MEXICO CITY (AP) – Mexican police, soldiers and National Guard are raiding hotels, buses and trains to round up migrants, creating scenes of weeping Central American mothers piled into police vans along with their children and overflowing detention centres with deplorable conditions.
Such scenes have caused an outcry in the United States (US), but in Mexico there has been little backlash against the government of President Andrés Manuel López Obrador, even though his country has historically had a deep sympathy for the plight of migrants.
This sympathy has been eroded by the migrant caravans of late 2018 and early 2019, which left a bad taste in the mouth of Mexicans and caused deep divisions among pro-migrant groups.
López Obrador’s reputation as a popular leftist has also muted the response to the crackdown. Add to this the disruption caused by migrants in Mexican border cities and threats of border closures or tariffs from US President Donald Trump, and it has all led many Mexicans to see the waves of migrants as a problem.
Polls say López Obrador’s approval rating has held steady at 66 per cent to 72 per cent despite the crackdown and reports of brutal conditions at the huge Siglo XXI migrant holding facility on Mexico’s southern border and other centres.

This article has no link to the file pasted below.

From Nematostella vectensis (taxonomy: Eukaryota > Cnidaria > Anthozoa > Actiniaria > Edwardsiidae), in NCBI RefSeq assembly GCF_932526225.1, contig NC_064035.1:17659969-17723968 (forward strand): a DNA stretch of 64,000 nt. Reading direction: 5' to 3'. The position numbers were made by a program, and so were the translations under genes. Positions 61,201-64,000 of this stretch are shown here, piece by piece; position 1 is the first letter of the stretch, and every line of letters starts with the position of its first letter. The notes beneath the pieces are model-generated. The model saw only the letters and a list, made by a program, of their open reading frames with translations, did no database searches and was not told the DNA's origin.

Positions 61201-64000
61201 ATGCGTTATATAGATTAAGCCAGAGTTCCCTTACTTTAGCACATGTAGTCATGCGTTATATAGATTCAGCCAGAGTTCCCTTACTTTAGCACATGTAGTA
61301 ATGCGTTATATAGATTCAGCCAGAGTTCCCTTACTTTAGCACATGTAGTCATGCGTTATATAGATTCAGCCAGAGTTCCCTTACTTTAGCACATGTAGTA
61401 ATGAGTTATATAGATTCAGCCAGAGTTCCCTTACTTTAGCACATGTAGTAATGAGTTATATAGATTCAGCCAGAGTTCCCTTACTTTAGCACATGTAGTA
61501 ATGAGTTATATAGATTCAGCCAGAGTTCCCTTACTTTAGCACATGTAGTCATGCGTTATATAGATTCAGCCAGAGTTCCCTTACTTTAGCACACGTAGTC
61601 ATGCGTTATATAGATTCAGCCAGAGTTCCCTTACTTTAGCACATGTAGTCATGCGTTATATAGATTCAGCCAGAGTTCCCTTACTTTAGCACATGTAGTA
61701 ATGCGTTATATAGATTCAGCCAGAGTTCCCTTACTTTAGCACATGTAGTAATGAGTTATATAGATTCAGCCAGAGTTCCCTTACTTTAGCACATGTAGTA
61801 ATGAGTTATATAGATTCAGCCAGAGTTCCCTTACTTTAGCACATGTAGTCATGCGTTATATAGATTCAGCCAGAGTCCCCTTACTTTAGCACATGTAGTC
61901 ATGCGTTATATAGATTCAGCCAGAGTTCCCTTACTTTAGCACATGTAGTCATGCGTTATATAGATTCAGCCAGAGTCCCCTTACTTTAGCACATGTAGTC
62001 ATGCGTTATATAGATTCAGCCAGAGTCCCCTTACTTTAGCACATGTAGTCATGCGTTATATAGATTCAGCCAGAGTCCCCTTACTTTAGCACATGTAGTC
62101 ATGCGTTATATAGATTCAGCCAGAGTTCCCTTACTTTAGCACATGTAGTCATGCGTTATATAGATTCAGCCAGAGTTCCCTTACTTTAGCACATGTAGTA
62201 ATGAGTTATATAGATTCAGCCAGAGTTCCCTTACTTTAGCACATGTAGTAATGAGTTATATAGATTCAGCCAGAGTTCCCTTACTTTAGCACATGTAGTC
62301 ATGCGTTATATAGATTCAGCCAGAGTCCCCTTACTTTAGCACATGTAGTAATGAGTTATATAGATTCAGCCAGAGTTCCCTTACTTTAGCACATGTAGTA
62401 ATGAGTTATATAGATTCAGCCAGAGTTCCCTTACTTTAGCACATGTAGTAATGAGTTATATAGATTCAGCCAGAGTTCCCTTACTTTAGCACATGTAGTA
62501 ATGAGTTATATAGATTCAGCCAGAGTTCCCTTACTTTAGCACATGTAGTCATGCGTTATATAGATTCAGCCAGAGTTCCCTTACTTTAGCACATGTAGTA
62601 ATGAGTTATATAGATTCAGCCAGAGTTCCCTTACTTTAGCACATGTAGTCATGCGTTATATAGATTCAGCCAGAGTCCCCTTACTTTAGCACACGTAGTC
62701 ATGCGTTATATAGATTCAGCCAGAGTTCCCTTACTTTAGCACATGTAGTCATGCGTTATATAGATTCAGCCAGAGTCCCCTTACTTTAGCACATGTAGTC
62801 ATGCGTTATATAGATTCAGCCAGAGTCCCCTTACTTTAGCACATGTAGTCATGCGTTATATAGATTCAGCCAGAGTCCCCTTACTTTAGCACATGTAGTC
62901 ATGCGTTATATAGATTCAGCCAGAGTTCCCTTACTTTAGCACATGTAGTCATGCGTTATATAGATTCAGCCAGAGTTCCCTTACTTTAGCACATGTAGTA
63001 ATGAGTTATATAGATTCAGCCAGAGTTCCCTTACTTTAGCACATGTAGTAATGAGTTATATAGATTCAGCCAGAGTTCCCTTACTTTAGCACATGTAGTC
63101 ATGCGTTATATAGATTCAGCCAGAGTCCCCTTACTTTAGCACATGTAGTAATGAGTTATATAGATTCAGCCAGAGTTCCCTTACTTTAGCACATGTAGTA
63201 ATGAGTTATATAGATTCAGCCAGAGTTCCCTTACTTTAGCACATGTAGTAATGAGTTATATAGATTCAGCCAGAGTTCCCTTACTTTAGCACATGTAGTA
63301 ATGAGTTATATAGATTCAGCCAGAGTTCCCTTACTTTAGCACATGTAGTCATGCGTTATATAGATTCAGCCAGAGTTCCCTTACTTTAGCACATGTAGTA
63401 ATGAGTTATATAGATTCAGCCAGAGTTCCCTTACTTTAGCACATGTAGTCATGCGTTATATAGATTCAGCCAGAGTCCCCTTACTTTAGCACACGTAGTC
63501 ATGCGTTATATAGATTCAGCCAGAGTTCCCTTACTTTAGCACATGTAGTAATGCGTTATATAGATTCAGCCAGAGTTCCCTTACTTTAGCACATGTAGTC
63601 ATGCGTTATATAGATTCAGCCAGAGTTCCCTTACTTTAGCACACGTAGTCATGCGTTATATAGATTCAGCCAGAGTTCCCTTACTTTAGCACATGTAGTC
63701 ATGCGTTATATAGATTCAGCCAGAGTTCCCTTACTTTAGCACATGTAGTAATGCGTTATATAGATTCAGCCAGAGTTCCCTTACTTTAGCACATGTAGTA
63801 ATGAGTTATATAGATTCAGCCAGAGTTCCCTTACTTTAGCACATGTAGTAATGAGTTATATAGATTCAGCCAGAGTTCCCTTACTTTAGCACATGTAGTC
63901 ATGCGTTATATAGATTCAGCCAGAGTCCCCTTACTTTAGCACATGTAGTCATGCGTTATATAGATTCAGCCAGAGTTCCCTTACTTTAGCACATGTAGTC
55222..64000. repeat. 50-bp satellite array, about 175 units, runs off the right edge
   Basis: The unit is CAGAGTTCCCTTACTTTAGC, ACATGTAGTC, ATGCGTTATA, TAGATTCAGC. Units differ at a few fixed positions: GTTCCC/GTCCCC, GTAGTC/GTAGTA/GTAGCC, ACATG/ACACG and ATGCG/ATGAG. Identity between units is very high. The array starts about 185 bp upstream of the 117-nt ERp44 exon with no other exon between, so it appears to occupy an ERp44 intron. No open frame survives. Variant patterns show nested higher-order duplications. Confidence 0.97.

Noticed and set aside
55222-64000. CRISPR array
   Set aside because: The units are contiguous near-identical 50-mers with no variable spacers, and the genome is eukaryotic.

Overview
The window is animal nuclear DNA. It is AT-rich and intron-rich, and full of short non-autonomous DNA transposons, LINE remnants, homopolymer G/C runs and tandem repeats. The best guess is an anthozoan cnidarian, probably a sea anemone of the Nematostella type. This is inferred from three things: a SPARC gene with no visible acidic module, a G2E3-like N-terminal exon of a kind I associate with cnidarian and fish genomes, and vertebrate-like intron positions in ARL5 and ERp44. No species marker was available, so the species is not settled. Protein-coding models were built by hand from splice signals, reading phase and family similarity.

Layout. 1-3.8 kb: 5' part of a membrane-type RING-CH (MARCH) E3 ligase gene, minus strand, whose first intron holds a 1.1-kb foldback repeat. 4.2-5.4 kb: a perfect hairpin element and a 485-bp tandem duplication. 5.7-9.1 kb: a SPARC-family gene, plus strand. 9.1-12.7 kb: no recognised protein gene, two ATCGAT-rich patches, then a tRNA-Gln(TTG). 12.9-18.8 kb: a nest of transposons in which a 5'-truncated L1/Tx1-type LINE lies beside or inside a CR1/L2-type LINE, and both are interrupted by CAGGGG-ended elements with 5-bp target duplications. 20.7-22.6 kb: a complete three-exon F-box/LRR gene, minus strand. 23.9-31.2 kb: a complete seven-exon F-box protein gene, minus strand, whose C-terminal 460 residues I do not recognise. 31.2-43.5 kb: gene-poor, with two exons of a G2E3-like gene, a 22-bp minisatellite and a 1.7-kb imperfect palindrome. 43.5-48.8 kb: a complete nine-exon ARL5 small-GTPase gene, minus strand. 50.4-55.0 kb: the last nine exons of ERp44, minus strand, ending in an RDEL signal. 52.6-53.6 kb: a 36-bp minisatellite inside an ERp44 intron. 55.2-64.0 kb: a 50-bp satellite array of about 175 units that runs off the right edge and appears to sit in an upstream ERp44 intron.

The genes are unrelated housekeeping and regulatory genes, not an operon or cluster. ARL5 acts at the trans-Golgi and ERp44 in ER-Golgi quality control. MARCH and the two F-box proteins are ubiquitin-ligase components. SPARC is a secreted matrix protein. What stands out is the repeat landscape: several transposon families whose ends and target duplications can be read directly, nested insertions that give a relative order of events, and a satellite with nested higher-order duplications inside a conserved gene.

When the first caravan got a warm welcome last October, Mexicans were almost evenly split on whether Mexico should stop migrants from other countries from entering without proper documents, according to an El Universal survey which polled 1,000 people from June 3-7 with a margin of error of 3.5 percentage points.
Eight months later, 61.5 per cent supported stopping them and only 33 per cent opposed it, according to the same poll.
Even more dramatic was the reversal on giving migrants asylum in Mexico. In October last year, nearly 48 per cent favoured it, while 38 per cent opposed. By June that had flipped, with 57 per cent opposed and 37 per cent favouring.
Even for Mexicans who don’t think Central Americans take jobs from Mexicans or cause increased crime – accusations routinely heard, especially in southern Mexico – there is a sense that too many migrants have come.
“The truth is that it is a problem for everyone. It’s better that they be sent back to their countries,” said Jorge Parada Leon, a Mexico City message delivery worker. “Crossing Mexico the way they do is dangerous, a lot of them have died… they should fix the problems they have in their home countries.”
Many Mexicans are also angered by the idea that Mexico would contribute money for development aid in Central America.